The answer of the group of young indigenous girls was a concrete proof on how detached the younger generations were with our cultural identity. The assessment tagged as "How Well Are We with our Cultural Identity?" revealed that less than 20% of our indigenous youth have basic information about our cultural identity. They have pointed discrimination, illiteracy, inter-marriages, adoption of migrant language at home, lack of cultural awareness and weak appreciation of our culture as great factors why they have less knowledge about their cultural identity. They had also stressed out that the major challenges they are facing right now are loss of language, dresses, musical instruments, ancestral lands, and traditional skills; the weakening practice of customary laws and the declining cultural integrity. On the other hand, at the end of the forum they were able to come-up with personal realizations and measures to address the challenges. They wrapped up the forum in a manifesto,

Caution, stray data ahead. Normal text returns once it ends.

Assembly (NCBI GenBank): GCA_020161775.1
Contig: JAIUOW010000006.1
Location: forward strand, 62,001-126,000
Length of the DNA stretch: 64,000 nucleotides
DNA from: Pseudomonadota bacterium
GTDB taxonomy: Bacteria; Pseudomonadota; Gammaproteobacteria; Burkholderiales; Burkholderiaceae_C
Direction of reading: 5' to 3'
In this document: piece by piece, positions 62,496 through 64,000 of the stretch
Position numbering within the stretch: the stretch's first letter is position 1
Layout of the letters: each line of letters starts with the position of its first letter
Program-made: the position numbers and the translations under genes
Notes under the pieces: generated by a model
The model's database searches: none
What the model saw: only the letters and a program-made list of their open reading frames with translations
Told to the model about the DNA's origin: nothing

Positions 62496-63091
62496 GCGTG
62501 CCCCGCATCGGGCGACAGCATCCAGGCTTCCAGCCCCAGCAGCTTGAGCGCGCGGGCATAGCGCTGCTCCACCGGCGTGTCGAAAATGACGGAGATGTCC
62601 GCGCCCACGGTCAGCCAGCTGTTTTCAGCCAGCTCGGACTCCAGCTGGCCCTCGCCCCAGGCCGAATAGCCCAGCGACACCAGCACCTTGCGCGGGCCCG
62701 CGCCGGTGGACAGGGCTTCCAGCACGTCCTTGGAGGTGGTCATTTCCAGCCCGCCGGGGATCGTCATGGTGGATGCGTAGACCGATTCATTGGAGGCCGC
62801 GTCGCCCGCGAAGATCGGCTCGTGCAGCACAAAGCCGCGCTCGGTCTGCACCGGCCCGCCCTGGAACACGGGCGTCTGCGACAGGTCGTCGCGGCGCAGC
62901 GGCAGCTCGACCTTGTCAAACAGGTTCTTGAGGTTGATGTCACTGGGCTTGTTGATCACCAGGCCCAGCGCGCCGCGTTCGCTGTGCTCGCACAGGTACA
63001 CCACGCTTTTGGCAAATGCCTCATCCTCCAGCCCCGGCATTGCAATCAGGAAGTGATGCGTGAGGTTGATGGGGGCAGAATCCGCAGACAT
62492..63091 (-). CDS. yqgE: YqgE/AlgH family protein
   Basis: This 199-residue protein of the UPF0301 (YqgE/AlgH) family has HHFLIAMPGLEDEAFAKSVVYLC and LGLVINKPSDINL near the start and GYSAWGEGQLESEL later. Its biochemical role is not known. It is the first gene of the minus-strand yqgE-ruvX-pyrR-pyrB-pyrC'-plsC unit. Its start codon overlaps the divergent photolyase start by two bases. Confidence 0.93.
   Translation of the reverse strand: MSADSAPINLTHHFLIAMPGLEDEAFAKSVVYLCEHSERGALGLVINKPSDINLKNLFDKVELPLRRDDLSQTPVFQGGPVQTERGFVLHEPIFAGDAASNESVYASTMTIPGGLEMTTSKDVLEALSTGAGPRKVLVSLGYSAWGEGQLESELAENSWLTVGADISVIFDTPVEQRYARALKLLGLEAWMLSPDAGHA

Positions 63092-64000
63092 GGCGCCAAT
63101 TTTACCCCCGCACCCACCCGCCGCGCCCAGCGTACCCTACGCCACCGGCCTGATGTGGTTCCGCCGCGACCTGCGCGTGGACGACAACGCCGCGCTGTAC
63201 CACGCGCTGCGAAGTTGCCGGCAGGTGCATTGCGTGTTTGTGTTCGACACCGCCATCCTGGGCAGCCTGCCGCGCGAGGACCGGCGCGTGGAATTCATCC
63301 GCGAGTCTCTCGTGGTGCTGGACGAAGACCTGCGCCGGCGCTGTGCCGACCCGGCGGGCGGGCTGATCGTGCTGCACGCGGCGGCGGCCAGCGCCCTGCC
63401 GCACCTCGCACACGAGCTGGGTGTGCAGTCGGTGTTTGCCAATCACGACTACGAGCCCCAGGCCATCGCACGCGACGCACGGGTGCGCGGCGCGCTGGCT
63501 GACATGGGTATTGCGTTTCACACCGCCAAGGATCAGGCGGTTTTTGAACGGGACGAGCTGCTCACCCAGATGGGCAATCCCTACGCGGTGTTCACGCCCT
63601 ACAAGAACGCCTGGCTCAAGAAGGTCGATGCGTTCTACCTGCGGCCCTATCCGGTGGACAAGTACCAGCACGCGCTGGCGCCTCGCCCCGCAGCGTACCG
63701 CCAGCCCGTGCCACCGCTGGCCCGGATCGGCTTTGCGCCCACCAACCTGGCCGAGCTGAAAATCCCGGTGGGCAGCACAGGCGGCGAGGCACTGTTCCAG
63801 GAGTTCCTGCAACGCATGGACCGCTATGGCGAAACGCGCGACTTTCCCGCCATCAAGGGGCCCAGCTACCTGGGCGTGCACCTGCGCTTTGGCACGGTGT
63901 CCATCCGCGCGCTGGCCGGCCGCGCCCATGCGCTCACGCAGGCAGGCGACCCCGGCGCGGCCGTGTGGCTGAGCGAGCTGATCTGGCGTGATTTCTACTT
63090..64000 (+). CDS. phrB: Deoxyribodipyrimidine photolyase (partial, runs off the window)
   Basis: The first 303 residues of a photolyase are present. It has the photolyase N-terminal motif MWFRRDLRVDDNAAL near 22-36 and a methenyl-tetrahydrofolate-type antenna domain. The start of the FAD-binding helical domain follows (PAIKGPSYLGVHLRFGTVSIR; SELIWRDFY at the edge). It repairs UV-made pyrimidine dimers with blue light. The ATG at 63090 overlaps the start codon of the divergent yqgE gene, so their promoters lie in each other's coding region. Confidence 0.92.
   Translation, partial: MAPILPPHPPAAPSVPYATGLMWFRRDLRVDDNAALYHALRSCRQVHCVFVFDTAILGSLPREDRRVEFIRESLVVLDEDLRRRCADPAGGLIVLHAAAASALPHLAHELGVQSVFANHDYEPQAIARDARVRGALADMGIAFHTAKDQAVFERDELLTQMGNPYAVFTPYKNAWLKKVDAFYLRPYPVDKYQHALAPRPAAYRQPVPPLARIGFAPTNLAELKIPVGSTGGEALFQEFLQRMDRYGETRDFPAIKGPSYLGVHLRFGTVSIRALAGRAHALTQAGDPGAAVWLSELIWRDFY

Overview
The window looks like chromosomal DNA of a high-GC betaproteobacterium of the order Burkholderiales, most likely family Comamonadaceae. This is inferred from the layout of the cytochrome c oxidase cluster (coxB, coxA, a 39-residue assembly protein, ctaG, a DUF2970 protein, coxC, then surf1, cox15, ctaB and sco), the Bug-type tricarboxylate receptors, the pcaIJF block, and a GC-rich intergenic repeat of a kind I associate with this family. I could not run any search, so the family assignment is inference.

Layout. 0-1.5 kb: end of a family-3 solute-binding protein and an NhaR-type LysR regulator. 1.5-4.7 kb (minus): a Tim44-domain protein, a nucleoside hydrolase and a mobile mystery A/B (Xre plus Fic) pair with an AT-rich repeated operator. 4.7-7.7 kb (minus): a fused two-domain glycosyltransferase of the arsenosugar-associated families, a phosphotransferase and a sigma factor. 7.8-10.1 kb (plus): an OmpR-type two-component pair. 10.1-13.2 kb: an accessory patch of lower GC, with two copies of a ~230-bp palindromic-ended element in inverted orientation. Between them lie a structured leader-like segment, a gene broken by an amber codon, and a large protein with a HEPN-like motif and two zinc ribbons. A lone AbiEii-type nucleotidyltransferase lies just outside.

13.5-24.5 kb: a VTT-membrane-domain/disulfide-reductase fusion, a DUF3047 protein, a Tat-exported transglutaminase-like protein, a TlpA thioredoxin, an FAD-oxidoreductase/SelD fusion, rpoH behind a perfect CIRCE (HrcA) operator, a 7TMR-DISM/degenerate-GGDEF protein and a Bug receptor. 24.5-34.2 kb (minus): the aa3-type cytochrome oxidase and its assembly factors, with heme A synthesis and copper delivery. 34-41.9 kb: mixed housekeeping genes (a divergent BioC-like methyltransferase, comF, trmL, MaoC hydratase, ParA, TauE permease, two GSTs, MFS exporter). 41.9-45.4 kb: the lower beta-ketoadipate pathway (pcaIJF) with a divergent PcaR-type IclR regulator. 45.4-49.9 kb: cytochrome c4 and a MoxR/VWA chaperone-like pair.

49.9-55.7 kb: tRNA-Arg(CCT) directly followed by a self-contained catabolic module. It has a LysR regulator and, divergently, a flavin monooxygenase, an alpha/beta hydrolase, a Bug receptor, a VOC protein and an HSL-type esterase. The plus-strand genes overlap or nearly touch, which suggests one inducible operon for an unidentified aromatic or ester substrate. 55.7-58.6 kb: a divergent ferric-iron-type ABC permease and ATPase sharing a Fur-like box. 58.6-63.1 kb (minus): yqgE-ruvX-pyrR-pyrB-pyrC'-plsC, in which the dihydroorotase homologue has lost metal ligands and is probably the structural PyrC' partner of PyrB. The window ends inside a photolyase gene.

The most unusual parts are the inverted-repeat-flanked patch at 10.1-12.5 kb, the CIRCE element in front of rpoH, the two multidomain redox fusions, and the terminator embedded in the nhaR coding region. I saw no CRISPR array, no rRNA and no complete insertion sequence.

We, the 21st indigenous youth commit to...
speak the language,
relearn and live our positive cultural traditions,
learn and practice our traditional skills,
respect and strengthen the use of customary laws,
and above all educate and empower ourselves as young people for us to become strategic actors of this changing
world and not as subjects of development nor subjects of tribalized tourism.
The forum ended with a sounding kiling-kiling, but it was good to note that it was a kiling-kiling that awakened them, raised their awareness on their own cultural roots and inspired them to take actions to ensure the sustainability of our tribe. Thank you to that sounding kiling-kiling. Click this link for Blaan costume description.
Special thanks to Alcantara Foundation for the snacks and materials.